Pulmonary abnormalities occur in 30-80% of fatalities after burn. The objective of our study is to investigate lung pathology in autopsy tissues of pediatric burn patients. Methods Three scientists with pathology training in pediatric burn care reviewed masked autopsy slides of burned children who died after admission to a burn center from 2002 to 2012 (n = 43). Autopsy lung tissue was assigned scores for histologic abnormalities in 9 categories, including alveolar and interstitial fibrosis, hyaline membranes, and type II epithelial cell proliferation. Scores were then tested for correlation with age, TBSA burn, number of days between burn and death, time between burn and admission, and the presence of inhalation injury using analyses with linear models. Results Type II epithelial cell proliferation was significantly more common in cases with a longer time between burn and admission (p < 0.02). Interstitial fibrosis was significantly more severe in cases with longer survival after burn (p < 0.01). The scores for protein were significantly higher in cases with longer survival after burn (p < 0.03). Enlarged air spaces were significantly more prominent in cases with longer survival after burn (p < 0.01), and in cases with the presence of inhalation injury (p < 0.01). Conclusions Histological findings associated with diffuse alveolar damage (DAD), which is the pathological correlate of the acute respiratory distress syndrome (ARDS), were seen in approximately 42% of autopsies studied. Protein-rich alveolar edema, which is the abnormality that leads to ARDS, may occur from multiple causes, including inhalation injury.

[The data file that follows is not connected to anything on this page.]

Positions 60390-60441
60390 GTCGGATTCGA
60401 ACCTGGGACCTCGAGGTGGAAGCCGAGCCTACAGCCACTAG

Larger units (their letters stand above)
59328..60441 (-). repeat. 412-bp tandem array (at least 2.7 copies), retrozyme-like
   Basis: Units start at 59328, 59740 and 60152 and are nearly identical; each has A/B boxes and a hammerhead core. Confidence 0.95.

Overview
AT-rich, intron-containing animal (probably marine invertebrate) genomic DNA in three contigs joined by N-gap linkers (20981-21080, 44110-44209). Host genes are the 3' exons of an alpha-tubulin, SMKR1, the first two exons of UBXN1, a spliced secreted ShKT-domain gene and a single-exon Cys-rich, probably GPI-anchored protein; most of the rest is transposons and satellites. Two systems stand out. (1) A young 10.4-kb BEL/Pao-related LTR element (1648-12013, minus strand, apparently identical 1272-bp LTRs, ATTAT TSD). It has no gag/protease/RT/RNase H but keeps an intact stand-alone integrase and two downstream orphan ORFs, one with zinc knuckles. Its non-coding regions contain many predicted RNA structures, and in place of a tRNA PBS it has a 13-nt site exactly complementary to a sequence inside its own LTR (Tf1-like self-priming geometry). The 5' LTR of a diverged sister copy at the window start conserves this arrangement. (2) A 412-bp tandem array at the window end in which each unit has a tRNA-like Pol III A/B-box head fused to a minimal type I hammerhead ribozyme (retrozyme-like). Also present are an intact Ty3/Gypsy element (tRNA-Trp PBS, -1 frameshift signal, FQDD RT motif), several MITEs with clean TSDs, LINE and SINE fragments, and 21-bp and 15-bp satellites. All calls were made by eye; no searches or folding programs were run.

- Adult respiratory distress syndrome
- Diffuse alveolar damage
- Pediatric patients
- Predictor variables
ASJC Scopus subject areas
- Emergency Medicine
- Critical Care and Intensive Care Medicine